Richards still hasn’t adapted his Raven-like look. In something that initially threw me off, Dreamer came out to the ring with Pearl Jam’s “Even Flow” instead of his trademark “The Man in the Box” by Alice in Chains. However, that’s nothing compared to what Dreamer is wearing. Sporting spandex shorts and a red t-shirt, sleeves removed, that’s tucked into his shorts. He looks like such a geek. Did he lose his ring gear or something? This guy can’t find a decent ring gear if this life depended on it. Anyways, this is the first time that Dreamer and Raven are in the same building in ECW. The biggest thing that stood out about this match is how comfortable Dreamer now looks in ECW. He’s all smiles, is receiving a mostly good reaction, and seems to really relish in this sort of garbage wrestling style. It’s nice to see Dreamer finally working out in ECW. As for Richards, he already has the charismatic personality down, but as a worker, he’s still a little limited. I’d say that’s the drawback of the match as it just went on for too long. It doesn’t help matters that it’s difficult to believe that Richards would win unless there’s some shenanigans involved in the finish. Multiple times in the match, Dreamer and Raven would lock eyes. Finally, at the end, Raven climbed into the ring to grab Dreamer and hold him for Richards to hit the Stevie Kick. Rather than immediately for the cover, Richards wastes time. Then when Richards attempted a second Stevie Kick, this time all on his own, Dreamer countered with a punch in the balls and then rolled Richards up for the pinfall. Match could have been shorter, but Richards failed to avenge his loss last year to ruin his epic two match winning streak. ** ¼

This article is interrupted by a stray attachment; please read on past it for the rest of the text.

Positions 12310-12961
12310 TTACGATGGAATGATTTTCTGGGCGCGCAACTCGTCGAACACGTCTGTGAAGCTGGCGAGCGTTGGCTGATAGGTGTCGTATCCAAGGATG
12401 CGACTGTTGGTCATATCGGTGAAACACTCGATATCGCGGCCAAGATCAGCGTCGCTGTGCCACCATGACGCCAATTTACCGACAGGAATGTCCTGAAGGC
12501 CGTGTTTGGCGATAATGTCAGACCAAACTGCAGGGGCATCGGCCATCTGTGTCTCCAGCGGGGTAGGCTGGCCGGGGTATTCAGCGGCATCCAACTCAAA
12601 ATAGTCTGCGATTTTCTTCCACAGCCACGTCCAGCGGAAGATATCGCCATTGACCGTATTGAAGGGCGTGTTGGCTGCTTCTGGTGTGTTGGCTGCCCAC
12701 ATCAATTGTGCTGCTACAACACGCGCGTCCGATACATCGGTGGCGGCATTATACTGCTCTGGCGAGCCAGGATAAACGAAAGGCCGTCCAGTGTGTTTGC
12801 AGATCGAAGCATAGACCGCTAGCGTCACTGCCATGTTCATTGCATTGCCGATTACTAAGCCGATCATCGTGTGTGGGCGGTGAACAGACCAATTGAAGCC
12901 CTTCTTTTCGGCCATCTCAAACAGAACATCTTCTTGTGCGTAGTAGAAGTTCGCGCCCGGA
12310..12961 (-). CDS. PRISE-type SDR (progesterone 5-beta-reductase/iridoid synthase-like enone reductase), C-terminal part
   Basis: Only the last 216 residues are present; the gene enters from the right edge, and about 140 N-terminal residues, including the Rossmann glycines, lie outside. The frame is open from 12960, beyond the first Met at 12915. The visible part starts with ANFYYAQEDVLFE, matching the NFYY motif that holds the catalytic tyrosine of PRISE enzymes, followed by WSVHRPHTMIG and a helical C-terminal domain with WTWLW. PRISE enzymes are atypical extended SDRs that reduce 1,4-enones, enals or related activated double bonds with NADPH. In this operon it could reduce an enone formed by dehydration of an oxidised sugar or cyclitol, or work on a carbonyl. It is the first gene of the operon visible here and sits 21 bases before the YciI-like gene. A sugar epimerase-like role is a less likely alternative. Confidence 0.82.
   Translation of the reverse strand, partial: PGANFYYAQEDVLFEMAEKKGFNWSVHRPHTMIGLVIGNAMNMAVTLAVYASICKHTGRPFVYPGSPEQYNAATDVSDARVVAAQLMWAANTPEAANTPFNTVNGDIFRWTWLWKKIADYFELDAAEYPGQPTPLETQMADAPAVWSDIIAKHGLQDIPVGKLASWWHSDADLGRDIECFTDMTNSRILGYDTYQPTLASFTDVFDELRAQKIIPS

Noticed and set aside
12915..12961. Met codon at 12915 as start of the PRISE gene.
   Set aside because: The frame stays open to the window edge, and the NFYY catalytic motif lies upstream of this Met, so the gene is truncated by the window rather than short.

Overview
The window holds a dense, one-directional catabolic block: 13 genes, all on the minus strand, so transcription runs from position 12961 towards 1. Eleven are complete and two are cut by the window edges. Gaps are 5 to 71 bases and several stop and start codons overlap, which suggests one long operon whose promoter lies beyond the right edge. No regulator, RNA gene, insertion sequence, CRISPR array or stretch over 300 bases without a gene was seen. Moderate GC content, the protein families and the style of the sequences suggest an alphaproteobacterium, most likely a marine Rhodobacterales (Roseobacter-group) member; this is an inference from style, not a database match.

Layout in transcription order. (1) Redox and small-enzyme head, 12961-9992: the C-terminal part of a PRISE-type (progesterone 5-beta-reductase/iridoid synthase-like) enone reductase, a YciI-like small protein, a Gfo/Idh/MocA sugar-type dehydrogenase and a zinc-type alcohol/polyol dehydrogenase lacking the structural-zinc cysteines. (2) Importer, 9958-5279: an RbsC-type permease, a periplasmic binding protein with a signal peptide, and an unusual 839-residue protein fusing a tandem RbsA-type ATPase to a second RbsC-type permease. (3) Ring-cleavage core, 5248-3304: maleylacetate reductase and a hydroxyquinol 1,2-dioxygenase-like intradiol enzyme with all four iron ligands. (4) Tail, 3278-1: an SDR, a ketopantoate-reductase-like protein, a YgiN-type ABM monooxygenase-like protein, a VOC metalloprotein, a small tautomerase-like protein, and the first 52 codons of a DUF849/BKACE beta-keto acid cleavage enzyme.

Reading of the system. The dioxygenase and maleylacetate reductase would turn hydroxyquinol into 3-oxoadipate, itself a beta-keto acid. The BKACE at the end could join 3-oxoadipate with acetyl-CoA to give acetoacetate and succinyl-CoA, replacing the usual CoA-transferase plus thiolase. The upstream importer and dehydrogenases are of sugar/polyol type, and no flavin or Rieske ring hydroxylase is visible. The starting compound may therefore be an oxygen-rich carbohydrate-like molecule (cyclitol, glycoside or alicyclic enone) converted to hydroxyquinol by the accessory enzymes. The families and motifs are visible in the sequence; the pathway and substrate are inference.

After the match, Raven teases going after Dreamer, but when the referee and Richards lightly holds Raven back, Raven opts to not fight it. Seems as if it’s more mind games rather than an actual attempt to go after Dreamer.

Mikey Whipwreck vs ‘The Giant’ Paul Lauria w/Jason